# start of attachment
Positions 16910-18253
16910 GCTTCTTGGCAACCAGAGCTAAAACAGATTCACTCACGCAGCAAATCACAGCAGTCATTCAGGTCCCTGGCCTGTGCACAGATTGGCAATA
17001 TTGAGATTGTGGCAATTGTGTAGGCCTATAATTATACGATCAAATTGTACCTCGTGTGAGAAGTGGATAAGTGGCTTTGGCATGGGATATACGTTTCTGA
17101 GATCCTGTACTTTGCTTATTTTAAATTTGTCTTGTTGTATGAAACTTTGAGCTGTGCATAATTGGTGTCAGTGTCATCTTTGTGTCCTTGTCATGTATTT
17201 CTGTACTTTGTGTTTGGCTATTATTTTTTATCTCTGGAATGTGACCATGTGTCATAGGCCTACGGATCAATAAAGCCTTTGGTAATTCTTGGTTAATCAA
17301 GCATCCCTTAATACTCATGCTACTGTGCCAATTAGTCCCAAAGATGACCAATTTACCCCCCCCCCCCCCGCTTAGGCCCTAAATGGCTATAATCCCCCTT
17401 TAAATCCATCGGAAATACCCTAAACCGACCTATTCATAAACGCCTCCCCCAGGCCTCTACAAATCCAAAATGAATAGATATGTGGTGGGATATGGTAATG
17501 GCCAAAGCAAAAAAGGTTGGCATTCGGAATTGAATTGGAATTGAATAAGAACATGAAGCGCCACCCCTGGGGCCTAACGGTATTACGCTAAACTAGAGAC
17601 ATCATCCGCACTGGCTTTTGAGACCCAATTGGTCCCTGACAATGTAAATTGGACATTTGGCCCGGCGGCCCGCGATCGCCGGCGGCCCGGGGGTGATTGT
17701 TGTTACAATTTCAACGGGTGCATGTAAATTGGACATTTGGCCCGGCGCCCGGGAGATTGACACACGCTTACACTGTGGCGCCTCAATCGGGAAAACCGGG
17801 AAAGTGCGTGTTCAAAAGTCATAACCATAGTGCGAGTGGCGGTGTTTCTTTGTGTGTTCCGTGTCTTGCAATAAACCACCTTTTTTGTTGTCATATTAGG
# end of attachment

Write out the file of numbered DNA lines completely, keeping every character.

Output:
Positions 16910-18253
16910 GCTTCTTGGCAACCAGAGCTAAAACAGATTCACTCACGCAGCAAATCACAGCAGTCATTCAGGTCCCTGGCCTGTGCACAGATTGGCAATA
17001 TTGAGATTGTGGCAATTGTGTAGGCCTATAATTATACGATCAAATTGTACCTCGTGTGAGAAGTGGATAAGTGGCTTTGGCATGGGATATACGTTTCTGA
17101 GATCCTGTACTTTGCTTATTTTAAATTTGTCTTGTTGTATGAAACTTTGAGCTGTGCATAATTGGTGTCAGTGTCATCTTTGTGTCCTTGTCATGTATTT
17201 CTGTACTTTGTGTTTGGCTATTATTTTTTATCTCTGGAATGTGACCATGTGTCATAGGCCTACGGATCAATAAAGCCTTTGGTAATTCTTGGTTAATCAA
17301 GCATCCCTTAATACTCATGCTACTGTGCCAATTAGTCCCAAAGATGACCAATTTACCCCCCCCCCCCCCGCTTAGGCCCTAAATGGCTATAATCCCCCTT
17401 TAAATCCATCGGAAATACCCTAAACCGACCTATTCATAAACGCCTCCCCCAGGCCTCTACAAATCCAAAATGAATAGATATGTGGTGGGATATGGTAATG
17501 GCCAAAGCAAAAAAGGTTGGCATTCGGAATTGAATTGGAATTGAATAAGAACATGAAGCGCCACCCCTGGGGCCTAACGGTATTACGCTAAACTAGAGAC
17601 ATCATCCGCACTGGCTTTTGAGACCCAATTGGTCCCTGACAATGTAAATTGGACATTTGGCCCGGCGGCCCGCGATCGCCGGCGGCCCGGGGGTGATTGT
17701 TGTTACAATTTCAACGGGTGCATGTAAATTGGACATTTGGCCCGGCGCCCGGGAGATTGACACACGCTTACACTGTGGCGCCTCAATCGGGAAAACCGGG
17801 AAAGTGCGTGTTCAAAAGTCATAACCATAGTGCGAGTGGCGGTGTTTCTTTGTGTGTTCCGTGTCTTGCAATAAACCACCTTTTTTGTTGTCATATTAGG